A fans’ guide to Saint Petersburg

Saint Petersburg is one of Russia’s most picturesque cities. Home to the country’s iconic FC Zenit football team, it’s a city full of history and wonder.

Known at different times as both Petrograd and Leningrad, St Petersburg is just over 300 years old, yet it’s crammed full of incredible sights and amazing stories of achievement, hope and, at times, suffering. As the place where Russia’s most famous revolution took place, it’s effectively the birthplace of communism. And while today, traces of the city’s Soviet past still remain to fascinate foreign visitors, St Petersburg is one of Russia’s most Westernised and progressive cities.

saint-petersburg-2612675_960_720

Source: https://pixabay.com/en/saint-petersburg-peter-st-petersburg-2612675/

Also known as the ‘Venice of the North’ (because of its dozens of canals and waterways) and an open-air museum, you’ll never tire of exploring this wonderful place. And because it’s not that far from the Arctic Circle, football fans will have the added benefit of enjoying the city’s ‘White Nights’ – that time of year around the summer solstice when the sun’s rays never fully leave the sky. Being so far north, the sun only just dips below the horizon for a short time each night, meaning you can party from dusk till dawn with the locals, who also traditionally make the most of this special time of year.

Where to stay

As one of Eastern Europe’s most visited cities, St Petersburg is hardly short of places to stay. From simple backpackers’ hostels to some of the world’s top hotels and everything in between, you’re sure to find what you’re looking for in this dazzling tourist destination.

You’ll find many of the world’s top hotel chains in the city, but there are also plenty of independents which may prove more to your liking, offering more in the way of individuality and tradition.

Of course, location is also an issue. St Petersburg Stadium is in the north-west of the city, so finding somewhere to stay nearby may be your priority. But with the city’s extensive public transport facilities, and in particular its cheap and efficient metro system, getting around should be pretty straightforward. And remember: your FAN ID allows you to travel free on selected routes.

Whatever your accommodation needs, we can make all the arrangements for you. Check out the website or call us on 0207 985 1234.

The stadium

St Petersburg Stadium – which is the new home of the city’s FC Zenit – will have a capacity of around 68 000 for its World Cup matches, and occupies the site of the former Kirov Stadium. Completed in April of last year at an overall cost of over $1 billion, it’s one of the most expensive stadia ever built.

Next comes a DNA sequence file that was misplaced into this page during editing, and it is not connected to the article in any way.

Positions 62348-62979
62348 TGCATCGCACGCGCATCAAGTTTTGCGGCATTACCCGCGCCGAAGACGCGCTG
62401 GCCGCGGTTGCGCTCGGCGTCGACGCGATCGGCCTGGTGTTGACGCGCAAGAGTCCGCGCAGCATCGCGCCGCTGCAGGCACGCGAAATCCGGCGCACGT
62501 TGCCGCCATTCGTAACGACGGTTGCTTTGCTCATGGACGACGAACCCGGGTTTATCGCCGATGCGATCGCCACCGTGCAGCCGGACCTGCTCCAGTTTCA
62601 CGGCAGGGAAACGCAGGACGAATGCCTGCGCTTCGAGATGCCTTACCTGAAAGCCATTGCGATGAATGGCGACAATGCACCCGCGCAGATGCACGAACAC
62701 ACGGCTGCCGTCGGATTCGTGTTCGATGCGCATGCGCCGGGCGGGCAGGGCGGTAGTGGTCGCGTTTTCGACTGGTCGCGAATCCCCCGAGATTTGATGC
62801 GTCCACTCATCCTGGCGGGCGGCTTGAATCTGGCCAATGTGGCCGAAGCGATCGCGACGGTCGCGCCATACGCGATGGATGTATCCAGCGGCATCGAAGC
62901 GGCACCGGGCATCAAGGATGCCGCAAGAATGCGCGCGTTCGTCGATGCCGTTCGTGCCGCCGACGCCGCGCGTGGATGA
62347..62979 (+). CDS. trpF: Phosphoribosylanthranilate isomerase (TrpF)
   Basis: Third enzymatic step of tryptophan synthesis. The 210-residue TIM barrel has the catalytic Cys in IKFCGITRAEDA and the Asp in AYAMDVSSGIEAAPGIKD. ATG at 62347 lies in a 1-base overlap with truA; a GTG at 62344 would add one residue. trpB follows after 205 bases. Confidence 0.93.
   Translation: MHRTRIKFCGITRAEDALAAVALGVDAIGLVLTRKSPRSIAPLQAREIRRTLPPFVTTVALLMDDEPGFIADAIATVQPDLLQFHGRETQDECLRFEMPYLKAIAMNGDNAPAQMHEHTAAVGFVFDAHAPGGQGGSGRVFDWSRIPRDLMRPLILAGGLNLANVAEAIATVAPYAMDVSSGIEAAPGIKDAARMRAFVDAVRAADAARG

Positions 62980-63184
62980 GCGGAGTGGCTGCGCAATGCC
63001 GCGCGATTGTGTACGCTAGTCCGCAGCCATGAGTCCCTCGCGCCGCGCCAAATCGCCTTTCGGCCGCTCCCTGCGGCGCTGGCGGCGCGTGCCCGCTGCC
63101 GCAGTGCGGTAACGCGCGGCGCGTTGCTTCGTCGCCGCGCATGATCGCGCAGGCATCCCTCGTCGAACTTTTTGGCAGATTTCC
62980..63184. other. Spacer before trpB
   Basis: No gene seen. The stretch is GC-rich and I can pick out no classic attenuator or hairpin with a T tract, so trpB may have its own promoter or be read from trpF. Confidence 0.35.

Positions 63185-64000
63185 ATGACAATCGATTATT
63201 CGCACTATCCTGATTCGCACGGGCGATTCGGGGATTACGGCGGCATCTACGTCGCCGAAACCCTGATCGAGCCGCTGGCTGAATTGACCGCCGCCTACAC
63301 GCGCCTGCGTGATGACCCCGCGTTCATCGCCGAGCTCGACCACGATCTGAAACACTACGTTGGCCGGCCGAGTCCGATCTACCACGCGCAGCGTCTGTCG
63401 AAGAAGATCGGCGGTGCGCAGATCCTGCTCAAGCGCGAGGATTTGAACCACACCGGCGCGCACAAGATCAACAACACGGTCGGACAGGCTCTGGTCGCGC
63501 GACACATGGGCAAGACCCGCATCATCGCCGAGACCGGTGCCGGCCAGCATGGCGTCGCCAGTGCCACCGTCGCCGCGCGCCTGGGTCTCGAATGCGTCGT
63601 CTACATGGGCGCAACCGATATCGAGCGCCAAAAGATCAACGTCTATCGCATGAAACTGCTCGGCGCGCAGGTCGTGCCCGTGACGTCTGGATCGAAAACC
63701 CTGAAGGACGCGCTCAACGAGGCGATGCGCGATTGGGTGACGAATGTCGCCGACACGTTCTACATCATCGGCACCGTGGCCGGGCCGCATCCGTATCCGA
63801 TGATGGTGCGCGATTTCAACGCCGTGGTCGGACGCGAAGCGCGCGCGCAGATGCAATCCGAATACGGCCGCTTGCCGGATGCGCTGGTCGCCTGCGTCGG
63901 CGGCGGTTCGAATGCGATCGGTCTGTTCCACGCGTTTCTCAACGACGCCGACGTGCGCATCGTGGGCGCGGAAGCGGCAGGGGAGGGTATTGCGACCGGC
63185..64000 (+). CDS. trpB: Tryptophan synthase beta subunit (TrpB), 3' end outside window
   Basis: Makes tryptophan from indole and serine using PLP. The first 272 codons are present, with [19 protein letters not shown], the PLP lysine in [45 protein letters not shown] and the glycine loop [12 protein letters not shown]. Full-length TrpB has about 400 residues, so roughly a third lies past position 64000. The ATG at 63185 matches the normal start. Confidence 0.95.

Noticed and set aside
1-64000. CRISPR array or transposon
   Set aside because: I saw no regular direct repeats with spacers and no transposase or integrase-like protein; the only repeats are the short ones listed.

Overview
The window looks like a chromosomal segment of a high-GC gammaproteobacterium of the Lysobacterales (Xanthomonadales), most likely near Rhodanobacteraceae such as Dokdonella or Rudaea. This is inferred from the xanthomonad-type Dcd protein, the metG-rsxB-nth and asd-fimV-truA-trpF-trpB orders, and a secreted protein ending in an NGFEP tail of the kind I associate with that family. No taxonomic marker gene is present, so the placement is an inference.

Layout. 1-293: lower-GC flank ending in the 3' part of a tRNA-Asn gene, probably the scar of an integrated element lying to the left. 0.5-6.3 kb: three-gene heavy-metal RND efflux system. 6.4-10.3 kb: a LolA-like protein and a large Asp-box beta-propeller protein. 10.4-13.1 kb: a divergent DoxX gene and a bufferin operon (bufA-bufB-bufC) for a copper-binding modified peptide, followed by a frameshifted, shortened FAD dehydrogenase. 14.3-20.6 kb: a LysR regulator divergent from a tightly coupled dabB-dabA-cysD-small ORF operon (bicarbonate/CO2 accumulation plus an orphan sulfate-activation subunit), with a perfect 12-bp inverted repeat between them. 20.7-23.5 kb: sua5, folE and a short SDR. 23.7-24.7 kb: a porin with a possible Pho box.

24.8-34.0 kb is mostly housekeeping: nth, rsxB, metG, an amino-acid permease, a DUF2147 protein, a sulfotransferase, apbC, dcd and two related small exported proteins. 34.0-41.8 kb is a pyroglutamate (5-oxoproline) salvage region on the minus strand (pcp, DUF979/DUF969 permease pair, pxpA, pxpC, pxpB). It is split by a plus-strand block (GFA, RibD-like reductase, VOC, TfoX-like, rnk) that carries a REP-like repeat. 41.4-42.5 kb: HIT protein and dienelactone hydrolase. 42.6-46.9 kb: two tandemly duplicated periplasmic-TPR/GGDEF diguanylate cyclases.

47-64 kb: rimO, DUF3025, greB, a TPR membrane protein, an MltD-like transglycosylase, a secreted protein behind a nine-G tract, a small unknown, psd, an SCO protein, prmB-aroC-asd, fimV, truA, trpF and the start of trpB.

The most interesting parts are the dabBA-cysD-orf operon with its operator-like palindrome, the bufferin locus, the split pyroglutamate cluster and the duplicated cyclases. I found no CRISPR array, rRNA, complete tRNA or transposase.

The first official match it hosted took place on 22 April of last year, when Zenit beat Ural 2-0 in a league match.

RUS-2016-Aerial-SPB-Krestovsky_Stadium_01

Source: Wiki Commons, Andrew Shiva

The stadium looks like a spaceship, its roof held up by four masts. It will host four first-round group matches, a quarter-final, a semi-final, and the match for third place. It also hosted four matches during the 2017 Confederations Cup, including the final.

Its towering stands are spectacular, the views out to the Gulf of Finland from behind the seats are wonderful, and its ‘spaceship’ design is unmistakable. And for a few thrills before the football kicks off, the vast park on the approach to the ground contains a number of white-knuckle rollercoaster rides.

Located on the western tip of Krestovsky Island in the north-west of St Petersburg, the stadium lies about 7.5 kilometres from Palace Square in the city centre. The nearest metro station is Krestovsky Ostrov on the purple line 5, which runs right through central St Petersburg. You then have a pleasant 25-minute walk from the station to the stadium through Maritime Victory Park.

Alternatively, buses 10 and 25 stop a little closer to the stadium, just a 15-minute walk away. Bus 10 runs through central St Petersburg, while bus 25 runs through the northern parts of the city.

What to see

St Petersburg is the artistic and cultural capital of Russia, drawing people from all over the world to marvel at its stunning architecture and drink in the history of the place. Admittedly, any fan’s priority in travelling to the World Cup is to watch their team hopefully progress through the competition and share the atmosphere of this amazing sporting occasion. But it would be a shame to travel to St Petersburg and not experience some of the unique attractions on offer.

The city’s State Hermitage is the biggest museum in Russia, housing over three million precious paintings, sculptures, items of glasswork, porcelain, ancient artefacts… Partly housed in the former Winter Palace, it’s a true gem of Russian and world history, attracting thousands of visitors every day.

Travel a short distance from St Petersburg and you’ll find Peterhof. Home to seven imperial palaces and gardens and 23 museums, this ‘Russian Versailles’ is one of the country’s most visited tourist attractions. Created on the orders of Peter the Great, its most popular highlight is its fountain system. Every day at 11.00 am, thousands of tourists gather in the lower garden to watch them burst into action. Why not join them – you’ll be glad you made the journey!